About a decade ago I was an apprentice in a restaurant kitchen, and pretty much the first lesson I got was to keep your workstation clean. Don’t know why I stopped doing it ’cause it turns out it’s a lot easier to cook when I do it now. We separate out food leftovers in green bags Oslo (they turn it into bio fuel) so I keep the (smallish) bucket I use for it on the counter while I prepare food and have less steps to go to get rid of vegetable peel and eggshells etc. Packaging gets tossed in the sink first and sorted later. Most of it is plastic and gets recycled and some of that needs to be rinsed before going into its blue bag (blue and green bags gets separated out by a giant robot named Bagsy and goes to making new stuff. The leftover garbage gets burned and is used for heating homes, like mine). My bins are under the sink so its a short distance.
I’ve also gone back to preparing all the ingredients before I start cooking (mise en place) – it saves a lot of energy since you never have to hurry to finish chopping something up or finding something you need. And as always – there is no shame in using frozen and already prepared ingredients. If you have a food processer of some kind using it as often as you can does save your energy.
Laundry gets the same treatment. I thought I had to get a narrow top loaded machine for my tiny bathroom (a narrow frontloader will fit I found out later) and had no room for a tumble dryer. Hanging laundry can be really heavy work, but I tend to run smaller loads these days so I manage to get it done. When I can tho, I’m getting a combination washer/dryer so I can just skip the hanging up all together and go straight to putting it away dammit.
My mom comes in to change my sheets and mop the floors for me and do other heavy stuff, but I manage to stay on top of most of my chores even if it gets a bit dusty in here sometimes. I have though about getting a robot vacuum cleaner but my google skills has failed me a bit on finding one that will work well in a small apartment with a lot of walls and furniture in the way. If anyone has any suggestions I’ll be grateful.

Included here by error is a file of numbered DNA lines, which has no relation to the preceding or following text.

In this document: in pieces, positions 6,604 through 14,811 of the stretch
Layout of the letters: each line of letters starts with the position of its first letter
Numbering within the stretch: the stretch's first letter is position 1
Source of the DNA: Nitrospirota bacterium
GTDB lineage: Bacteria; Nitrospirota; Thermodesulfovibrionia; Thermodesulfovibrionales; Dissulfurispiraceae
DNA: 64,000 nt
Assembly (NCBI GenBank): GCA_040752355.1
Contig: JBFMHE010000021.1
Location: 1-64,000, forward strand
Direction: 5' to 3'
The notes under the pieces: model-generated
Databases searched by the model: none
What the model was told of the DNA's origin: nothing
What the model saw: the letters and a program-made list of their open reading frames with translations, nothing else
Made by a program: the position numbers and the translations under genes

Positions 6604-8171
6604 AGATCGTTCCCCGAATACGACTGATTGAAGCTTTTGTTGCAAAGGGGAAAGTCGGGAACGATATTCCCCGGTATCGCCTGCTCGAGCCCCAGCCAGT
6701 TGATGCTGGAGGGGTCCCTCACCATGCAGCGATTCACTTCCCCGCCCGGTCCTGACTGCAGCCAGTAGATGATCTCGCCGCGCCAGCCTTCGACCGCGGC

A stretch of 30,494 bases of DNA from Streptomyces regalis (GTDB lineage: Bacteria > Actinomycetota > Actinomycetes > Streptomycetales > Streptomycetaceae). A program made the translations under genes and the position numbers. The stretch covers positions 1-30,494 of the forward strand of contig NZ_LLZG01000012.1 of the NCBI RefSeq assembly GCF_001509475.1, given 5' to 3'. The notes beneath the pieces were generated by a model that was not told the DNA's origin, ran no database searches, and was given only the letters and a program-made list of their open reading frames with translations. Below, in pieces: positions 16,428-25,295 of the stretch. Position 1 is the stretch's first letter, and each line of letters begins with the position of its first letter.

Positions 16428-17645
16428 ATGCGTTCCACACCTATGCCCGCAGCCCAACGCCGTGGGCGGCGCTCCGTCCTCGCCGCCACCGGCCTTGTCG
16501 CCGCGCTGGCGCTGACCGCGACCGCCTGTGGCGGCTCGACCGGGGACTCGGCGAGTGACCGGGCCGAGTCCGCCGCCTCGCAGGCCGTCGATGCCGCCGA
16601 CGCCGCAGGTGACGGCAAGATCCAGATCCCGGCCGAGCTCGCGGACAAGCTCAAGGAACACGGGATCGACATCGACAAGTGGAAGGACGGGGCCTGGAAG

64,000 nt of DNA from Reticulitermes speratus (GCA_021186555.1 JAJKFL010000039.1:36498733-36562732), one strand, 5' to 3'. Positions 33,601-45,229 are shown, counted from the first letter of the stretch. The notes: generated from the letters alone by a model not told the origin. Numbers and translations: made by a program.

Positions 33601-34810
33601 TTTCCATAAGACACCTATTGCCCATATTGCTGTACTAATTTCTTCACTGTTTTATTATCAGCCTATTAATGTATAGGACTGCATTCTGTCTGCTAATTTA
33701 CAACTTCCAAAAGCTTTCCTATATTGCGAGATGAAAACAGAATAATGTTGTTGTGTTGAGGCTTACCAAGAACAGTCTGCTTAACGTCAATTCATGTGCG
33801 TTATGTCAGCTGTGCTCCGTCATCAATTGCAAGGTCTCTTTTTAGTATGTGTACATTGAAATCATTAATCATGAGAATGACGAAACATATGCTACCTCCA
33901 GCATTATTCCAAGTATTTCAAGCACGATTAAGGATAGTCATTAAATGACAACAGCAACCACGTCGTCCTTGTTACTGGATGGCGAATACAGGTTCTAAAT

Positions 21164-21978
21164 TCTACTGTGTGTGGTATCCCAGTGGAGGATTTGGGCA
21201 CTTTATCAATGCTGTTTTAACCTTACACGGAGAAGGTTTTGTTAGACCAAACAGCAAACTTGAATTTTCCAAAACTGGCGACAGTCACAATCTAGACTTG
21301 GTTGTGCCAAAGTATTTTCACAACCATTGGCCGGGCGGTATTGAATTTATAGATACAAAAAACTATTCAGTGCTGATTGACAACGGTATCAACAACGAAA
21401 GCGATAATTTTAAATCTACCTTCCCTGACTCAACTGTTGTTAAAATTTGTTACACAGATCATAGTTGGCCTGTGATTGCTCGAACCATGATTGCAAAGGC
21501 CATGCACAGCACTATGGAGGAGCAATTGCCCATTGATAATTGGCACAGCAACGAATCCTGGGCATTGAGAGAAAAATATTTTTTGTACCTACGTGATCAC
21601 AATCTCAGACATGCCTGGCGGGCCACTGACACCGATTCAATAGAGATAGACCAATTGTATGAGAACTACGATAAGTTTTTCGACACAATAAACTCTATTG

I hope this didn’t come across as too splainy, I’ve re written this post a few times and still think it could be better. If you have any questions don’t hesitate to ask ( I might take a little time to answer tho, I haven’t slept that much lately and it feels like I might be able to now :))
It’s October and fall and soup season! For us spoonies (heh) this is the best season for cooking in my opinion. There is a lot of soups and stews that are easy and quick to make. Soups are also easy on a digestive system that sometimes has trouble keeping up. You can make a biggish portion that you can freeze and have for later, and also use as sauce in other food like casseroles.
Some of my favourite simple soups: Cauliflower, tomato, broccoli, leek and potato.
Which leads to my first recipe in what I hope is a little series:
600 g mushrooms (whatever you like, in the pictures there are brown button mushrooms and funnel chanterelles) sliced
1 red onion – chopped
2 cloves of garlic – sliced
A handful of thyme
1 litre chicken stock (or vegetable if you prefer)
5 dl cashew milk (I’m allergic to cows milk, but you can absolutely use ordinary milk or any other substitute you like)
Salt and pepper to taste
Flat leaf parsley and spring onion to decorate and add some crunch